Early lab-based tests with human cells have shown the molecule’s ability to completely block multiple strains of cold virus, and the team hope to move to animal and then human trials.
The common cold is caused by a family of viruses with hundreds of variants, making it nearly impossible to become immune to or vaccinate against all of them. On top of that, the viruses evolve rapidly, meaning they can quickly gain resistance to drugs.
For these reasons, most cold remedies rely on treating the symptoms of the infection – such as runny nose, sore throat and fever – rather than tackling the virus itself.
However a new molecule, developed by a research team led from Imperial College London, and including experts from the University of York’s Structural Biology Laboratory, targets N-myristoyltransferase (NMT), a protein in human cells. Viruses ‘hijack’ NMT from human cells to construct the protein ‘shell’, or capsid, which protects the virus genome.
Dr Jim Brannigan, from the University of York’s Department of Chemistry, said: “All strains of the virus need this same human protein to make new copies of themselves, so the molecule should work against all of them. Additionally, the molecule also works against viruses related to the cold virus, such as polio and foot and mouth disease viruses.
“The drug inhibits a host protein so the virus cannot evade its force by mutation and is unable to evolve resistance.”
Lead researcher Professor Ed Tate, from Imperial College London, said: “The common cold is an inconvenience for most of us, but can cause serious complications in people with conditions like asthma and COPD. A drug like this could be extremely beneficial if given early in infection, and we are working on making a version that could be inhaled, so that it gets to the lungs quickly.”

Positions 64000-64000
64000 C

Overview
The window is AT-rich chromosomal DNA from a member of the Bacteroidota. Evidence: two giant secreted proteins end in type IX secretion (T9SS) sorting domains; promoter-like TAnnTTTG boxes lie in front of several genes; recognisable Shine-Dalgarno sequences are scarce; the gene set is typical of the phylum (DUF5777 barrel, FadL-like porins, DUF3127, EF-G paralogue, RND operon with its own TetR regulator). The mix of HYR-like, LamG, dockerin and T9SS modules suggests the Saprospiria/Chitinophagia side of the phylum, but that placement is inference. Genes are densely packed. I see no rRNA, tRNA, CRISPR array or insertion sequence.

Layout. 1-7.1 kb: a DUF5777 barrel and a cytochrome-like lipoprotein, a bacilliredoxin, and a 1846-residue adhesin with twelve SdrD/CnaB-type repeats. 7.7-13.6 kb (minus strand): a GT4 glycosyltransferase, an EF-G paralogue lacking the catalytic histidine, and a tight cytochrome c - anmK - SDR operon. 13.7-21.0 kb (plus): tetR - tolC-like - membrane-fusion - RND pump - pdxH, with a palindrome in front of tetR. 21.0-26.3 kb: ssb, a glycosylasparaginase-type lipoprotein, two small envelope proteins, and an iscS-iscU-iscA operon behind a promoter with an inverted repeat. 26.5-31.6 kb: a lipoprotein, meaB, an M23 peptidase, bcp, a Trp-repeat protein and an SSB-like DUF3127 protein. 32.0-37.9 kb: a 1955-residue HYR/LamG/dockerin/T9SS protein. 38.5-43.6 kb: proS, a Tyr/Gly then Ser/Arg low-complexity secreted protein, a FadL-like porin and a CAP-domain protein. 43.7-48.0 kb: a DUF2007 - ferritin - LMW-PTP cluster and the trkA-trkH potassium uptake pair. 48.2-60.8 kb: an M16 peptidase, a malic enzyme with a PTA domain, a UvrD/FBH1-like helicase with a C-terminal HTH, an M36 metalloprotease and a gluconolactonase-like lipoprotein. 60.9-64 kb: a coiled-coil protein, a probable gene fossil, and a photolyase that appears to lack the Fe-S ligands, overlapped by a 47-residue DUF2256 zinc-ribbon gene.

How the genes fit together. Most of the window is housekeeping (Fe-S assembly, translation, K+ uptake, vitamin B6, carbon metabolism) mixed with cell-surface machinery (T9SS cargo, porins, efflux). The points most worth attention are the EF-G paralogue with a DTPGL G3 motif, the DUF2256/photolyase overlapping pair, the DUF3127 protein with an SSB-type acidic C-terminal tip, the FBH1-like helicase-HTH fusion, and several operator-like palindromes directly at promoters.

Toxic side effect
There have been previous attempts to create drugs that target human cells rather than the viruses, but many have the side effect of being toxic. The researchers showed that the new molecule completely blocked several strains of virus without affecting human cells. Further study is needed to make sure it is not toxic in the body.
The team were originally looking for compounds that targeted the protein in malaria parasites. Screening large libraries of compounds, they found two hits and were surprised to discover that they worked best together.
Dr Brannigan said: “Visualising the precise interaction between the compounds and the target protein guided the design of very potent inhibitors, which are effective at low doses.”
By inventing a novel way to combine the two hits, the team created a molecule, code-named IMP-1088, which is more than a hundred times more potent than previous molecules targeting the protein in humans.
The results are published in the journal Nature Chemistry.
University of York